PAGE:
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I am new to CNN, What I have learned so far about the filters is that when we are giving a training example to our model, our model updates the weights by gradient descent to minimize the loss function. So my question is how the weights are retained for a particular class label?

Question is vague as my knowledge is vague. It's my 4th hour to CNN.

Ex: If I am talking about MNSIT dataset with 10 labels, Lets say I am giving 1 image to my model initially. It will have a bigger loss for the forward pass. lets say now it came for the back pass and adjusted the weights for and minimized the loss function for that label. Now when a new label arrives for training, how will it update the weights for filters which have already been updated according to the previous label?

Please help

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  • $\begingroup$ Question has a few misconceptions about weights, classes and labels. It is a bit confusing but looking at the first answer provided, I think it is possible to understand it. To the author: I think you should be a bit more patient, you probably understand what you asking after a few more classes. $\endgroup$ – Pedro Henrique Monforte Apr 1 '20 at 22:35
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Gradient Descent minimizes the summation of costs for all data points in the training set. The weights in the network are universal (not specific to any class), and through gradient descent converge in such away that for each loss function all training data are minimized.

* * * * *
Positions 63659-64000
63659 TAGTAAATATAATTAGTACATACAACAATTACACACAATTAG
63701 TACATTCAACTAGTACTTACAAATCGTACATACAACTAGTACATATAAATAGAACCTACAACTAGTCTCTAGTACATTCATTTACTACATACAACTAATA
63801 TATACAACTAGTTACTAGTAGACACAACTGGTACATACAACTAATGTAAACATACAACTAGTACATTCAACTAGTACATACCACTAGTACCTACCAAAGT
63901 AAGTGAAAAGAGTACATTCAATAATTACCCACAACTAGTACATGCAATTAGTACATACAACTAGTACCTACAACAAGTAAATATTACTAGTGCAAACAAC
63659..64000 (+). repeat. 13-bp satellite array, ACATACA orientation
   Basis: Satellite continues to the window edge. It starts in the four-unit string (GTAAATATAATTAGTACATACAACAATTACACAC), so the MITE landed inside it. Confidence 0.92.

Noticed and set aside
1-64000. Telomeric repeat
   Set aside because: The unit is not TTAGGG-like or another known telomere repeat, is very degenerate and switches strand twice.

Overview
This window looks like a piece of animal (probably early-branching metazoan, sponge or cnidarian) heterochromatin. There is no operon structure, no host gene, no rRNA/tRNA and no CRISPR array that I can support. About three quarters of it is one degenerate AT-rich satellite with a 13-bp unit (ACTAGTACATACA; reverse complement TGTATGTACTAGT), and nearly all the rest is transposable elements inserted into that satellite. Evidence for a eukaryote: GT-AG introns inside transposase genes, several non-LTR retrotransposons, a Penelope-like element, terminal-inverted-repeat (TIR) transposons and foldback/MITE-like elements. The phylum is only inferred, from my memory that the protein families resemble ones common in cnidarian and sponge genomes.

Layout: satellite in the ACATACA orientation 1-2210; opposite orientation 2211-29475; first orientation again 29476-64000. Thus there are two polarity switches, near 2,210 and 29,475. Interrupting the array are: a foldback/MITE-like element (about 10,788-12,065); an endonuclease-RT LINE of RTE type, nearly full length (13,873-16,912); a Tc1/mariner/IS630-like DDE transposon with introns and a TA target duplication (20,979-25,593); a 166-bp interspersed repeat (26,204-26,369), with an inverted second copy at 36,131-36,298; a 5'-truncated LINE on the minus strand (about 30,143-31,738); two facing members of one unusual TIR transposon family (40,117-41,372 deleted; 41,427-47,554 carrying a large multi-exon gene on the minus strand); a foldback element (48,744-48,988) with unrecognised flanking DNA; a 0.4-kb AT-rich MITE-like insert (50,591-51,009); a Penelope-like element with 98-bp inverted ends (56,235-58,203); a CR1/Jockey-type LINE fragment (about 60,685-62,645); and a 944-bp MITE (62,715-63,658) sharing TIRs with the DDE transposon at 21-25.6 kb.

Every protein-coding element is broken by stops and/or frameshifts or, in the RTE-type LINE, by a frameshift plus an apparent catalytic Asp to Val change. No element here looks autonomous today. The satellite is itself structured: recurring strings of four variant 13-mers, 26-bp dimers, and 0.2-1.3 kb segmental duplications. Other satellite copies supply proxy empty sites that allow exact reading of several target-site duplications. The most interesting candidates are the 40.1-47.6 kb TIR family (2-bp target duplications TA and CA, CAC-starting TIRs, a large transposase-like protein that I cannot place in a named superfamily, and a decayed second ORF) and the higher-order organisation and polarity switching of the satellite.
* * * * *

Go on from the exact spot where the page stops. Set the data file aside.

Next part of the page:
There are also multiple gradient descent algorithms. What you are describing here is something called Scholastic Gradient Descent. SGD takes in 1 label at a time and approximates the gradient for the whole training set based on the one label. Now this approximation is a pretty weak approximation as its a very small percentage of your training, so there will be alot noise and alot of cost fluctuation per update in each epoch. Something called mini-batch gradient descent is more commonly used and takes in n amount of labels to approximate the gradient and preform updates. This takes longer to converge because you are taking in N random labels instead of 1 to preform one update which takes more computing time. With the tradeoff of being slower, it is more accurate and the reason why weights are adjusted in such a way that minimizes the cost for all training cost functions.

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